I’ve long been a proponent of a connected classroom. I like to start connecting my students with the world as early in the school year as possible. We’ve already begun blogging and this week I introduced the students to Twitter. I wanted to demonstrate for them that we could use this tool to learn from (and with) others.
So I projected our class Twitter account so that all the students could see it and we scrolled through the tweets. I explained that each class had a picture to show us who the tweets belonged to. We could see that some of the classes we follow had many tweets and some only had a few. I showed them our classroom avatar. Later, as the students become readers, they will be able to read the tweets for themselves, but this week, I read some of the tweets that interested them aloud, pointing to the words as I read.
What Did We Find in Our Feed?
They were fascinated that Mr. Greg had brushed his teeth in the classroom (I think I’ll have to do that this year as well!) when the class was writing how-to books.
They wondered about the class that was tweeting in French, that mysterious language we have just begun to learn together.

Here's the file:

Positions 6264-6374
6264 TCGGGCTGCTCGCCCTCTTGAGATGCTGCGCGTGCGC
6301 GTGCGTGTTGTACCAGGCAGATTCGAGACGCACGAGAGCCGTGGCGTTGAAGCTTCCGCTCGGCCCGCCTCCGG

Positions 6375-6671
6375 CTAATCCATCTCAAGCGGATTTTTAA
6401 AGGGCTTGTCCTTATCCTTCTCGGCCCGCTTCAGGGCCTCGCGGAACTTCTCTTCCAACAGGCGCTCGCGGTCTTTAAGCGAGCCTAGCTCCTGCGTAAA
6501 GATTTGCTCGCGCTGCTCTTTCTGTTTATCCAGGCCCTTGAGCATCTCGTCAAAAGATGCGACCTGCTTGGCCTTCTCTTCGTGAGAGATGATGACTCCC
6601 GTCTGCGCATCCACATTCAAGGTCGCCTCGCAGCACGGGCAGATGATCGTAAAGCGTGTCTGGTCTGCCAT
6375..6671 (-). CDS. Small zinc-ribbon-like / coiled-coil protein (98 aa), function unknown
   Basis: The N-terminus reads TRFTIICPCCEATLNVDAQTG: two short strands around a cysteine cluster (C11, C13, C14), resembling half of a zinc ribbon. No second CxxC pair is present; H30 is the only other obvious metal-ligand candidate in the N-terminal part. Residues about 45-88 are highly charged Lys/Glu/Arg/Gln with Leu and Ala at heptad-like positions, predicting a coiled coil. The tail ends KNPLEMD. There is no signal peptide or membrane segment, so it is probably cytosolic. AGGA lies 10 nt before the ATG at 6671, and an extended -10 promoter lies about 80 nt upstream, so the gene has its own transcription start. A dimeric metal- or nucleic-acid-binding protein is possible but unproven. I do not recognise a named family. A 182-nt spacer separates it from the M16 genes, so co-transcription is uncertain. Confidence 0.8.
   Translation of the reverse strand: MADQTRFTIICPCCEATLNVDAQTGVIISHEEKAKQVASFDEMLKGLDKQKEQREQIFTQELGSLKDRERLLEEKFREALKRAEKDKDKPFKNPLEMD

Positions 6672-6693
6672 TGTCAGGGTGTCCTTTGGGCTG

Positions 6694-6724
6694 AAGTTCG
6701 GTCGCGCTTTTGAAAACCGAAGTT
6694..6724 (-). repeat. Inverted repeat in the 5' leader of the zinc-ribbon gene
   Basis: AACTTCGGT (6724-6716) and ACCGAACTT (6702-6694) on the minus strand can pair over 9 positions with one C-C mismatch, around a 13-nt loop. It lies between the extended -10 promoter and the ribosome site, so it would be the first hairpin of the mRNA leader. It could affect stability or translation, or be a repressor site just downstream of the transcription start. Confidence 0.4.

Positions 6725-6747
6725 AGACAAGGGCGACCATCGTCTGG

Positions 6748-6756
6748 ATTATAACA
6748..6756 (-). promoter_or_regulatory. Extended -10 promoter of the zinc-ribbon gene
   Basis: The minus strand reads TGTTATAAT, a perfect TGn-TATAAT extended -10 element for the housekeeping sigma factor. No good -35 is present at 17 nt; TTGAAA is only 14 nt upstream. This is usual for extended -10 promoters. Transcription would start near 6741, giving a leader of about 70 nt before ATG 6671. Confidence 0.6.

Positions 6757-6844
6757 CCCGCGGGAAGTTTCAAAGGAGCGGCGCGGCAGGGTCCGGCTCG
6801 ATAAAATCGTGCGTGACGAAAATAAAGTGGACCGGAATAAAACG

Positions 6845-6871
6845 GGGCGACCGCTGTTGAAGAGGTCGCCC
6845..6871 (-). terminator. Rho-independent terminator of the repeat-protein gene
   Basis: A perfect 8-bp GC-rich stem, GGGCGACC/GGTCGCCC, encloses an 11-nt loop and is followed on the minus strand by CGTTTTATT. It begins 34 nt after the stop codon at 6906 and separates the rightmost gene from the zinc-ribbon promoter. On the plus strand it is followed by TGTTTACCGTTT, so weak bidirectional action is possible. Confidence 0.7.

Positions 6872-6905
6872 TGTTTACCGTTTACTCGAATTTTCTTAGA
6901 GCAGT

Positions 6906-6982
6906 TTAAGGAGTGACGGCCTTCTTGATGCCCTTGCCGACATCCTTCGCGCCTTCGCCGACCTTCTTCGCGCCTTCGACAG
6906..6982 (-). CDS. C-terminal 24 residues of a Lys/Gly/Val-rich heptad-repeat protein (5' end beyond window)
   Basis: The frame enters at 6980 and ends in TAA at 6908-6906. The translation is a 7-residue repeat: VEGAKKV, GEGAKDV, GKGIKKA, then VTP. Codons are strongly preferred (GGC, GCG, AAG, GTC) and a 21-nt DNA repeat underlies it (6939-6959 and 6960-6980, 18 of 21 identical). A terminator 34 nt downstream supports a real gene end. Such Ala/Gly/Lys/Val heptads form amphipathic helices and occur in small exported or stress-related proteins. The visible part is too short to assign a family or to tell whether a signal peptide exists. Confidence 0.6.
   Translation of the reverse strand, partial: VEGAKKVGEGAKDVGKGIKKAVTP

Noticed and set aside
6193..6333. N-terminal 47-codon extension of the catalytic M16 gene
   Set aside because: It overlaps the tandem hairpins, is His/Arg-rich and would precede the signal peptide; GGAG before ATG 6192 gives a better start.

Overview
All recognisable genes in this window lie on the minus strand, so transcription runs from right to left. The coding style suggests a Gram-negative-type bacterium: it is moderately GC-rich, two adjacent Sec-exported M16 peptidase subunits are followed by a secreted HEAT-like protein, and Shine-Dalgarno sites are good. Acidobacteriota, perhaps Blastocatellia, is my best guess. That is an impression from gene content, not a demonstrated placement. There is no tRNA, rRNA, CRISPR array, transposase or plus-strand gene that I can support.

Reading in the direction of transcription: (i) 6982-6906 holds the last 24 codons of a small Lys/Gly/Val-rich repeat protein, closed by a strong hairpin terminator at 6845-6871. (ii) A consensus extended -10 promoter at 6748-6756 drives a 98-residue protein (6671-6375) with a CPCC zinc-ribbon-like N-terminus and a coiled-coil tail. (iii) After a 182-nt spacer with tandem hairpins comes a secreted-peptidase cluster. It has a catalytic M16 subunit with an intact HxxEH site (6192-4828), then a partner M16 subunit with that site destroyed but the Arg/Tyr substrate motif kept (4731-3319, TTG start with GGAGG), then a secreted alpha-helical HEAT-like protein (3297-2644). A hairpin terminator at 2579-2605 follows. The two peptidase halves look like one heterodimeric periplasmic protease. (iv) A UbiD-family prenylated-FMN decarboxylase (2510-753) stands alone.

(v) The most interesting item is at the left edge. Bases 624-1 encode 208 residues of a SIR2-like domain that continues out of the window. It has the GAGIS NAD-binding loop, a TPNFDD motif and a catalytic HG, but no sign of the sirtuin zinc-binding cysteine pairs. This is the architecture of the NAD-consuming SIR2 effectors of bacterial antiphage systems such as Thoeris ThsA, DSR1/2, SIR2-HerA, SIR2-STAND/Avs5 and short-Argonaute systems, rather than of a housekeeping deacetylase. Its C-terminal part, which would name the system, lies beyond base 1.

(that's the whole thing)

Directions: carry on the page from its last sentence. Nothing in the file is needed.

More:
Then, we saw a tweet about a class that was working on Read to Self (reading independently) in the same way we were. This was exciting to the students because it is something they are actively working on. In fact, they noticed something about the way the students in the pictures were sitting that helped them to be better independent readers the very next day!
The students wondered where these classes lived, so we checked on a world map to see where these far away places were.
In typical five and six year old style, they had questions about these places. So together we composed and sent tweets to the other classes to find out more.
Did you catch all of the curricular outcomes we touched on in that short lesson? I counted objectives in reading, writing and social studies as well as digital and visual literacy. Tomorrow, I’m excited for the students to see the responses to the tweets they composed. Our learning conversation on Twitter has just begun. Why don’t you join our learning journey?